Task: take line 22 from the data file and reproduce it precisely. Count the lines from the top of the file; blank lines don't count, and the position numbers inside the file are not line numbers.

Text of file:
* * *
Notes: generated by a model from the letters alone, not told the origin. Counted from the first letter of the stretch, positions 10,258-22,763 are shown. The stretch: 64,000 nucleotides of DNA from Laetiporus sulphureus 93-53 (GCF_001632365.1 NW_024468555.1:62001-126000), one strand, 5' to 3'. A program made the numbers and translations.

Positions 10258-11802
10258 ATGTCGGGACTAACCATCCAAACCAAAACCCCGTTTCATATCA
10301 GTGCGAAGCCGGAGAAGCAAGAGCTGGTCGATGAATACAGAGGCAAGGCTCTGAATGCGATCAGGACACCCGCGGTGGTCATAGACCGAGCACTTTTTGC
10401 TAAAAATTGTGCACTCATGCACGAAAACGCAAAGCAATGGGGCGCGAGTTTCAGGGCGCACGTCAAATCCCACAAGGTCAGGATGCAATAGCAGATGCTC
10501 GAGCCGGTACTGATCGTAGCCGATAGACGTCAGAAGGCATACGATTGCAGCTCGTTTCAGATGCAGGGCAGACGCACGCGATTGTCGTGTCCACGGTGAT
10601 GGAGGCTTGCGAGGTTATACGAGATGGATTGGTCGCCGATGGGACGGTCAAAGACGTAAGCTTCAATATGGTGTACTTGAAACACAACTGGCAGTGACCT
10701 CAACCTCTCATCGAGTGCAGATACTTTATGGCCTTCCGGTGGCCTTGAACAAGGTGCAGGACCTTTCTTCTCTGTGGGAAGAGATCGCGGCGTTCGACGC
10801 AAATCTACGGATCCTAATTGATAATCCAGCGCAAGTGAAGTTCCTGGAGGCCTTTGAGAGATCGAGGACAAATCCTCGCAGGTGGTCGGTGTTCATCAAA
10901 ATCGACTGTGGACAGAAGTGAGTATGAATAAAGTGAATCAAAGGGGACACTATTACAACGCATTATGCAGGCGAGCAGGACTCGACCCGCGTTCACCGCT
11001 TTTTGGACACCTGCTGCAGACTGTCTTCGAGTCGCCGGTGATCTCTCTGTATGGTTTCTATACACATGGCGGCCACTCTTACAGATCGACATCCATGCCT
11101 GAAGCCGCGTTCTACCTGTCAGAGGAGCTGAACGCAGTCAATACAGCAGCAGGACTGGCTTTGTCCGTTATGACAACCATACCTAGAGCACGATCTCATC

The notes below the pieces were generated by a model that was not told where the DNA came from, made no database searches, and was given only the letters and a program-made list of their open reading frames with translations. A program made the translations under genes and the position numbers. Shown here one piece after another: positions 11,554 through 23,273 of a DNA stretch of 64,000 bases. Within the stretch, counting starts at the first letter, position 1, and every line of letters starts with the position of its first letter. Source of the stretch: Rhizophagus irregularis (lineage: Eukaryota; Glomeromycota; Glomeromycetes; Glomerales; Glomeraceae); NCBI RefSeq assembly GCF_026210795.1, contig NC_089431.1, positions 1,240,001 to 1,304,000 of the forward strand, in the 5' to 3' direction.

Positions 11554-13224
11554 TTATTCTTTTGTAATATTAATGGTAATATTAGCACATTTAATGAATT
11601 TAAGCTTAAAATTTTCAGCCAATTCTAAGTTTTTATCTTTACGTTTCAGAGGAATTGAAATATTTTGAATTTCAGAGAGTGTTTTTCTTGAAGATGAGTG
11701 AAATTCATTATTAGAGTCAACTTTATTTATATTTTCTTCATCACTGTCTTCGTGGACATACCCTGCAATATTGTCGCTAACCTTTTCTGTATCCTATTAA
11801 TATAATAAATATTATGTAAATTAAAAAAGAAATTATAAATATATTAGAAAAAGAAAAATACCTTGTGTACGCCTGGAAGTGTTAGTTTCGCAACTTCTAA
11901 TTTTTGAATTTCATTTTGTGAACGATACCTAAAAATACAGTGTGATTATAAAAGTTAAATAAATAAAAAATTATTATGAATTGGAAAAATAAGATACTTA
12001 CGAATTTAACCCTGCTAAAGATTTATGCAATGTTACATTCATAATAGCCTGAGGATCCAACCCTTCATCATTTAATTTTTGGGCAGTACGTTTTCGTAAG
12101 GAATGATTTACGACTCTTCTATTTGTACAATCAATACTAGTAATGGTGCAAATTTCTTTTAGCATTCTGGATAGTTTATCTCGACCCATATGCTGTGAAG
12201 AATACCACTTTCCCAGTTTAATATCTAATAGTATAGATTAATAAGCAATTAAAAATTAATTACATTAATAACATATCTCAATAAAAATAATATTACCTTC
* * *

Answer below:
12201 AATACCACTTTCCCAGTTTAATATCTAATAGTATAGATTAATAAGCAATTAAAAATTAATTACATTAATAACATATCTCAATAAAAATAATATTACCTTC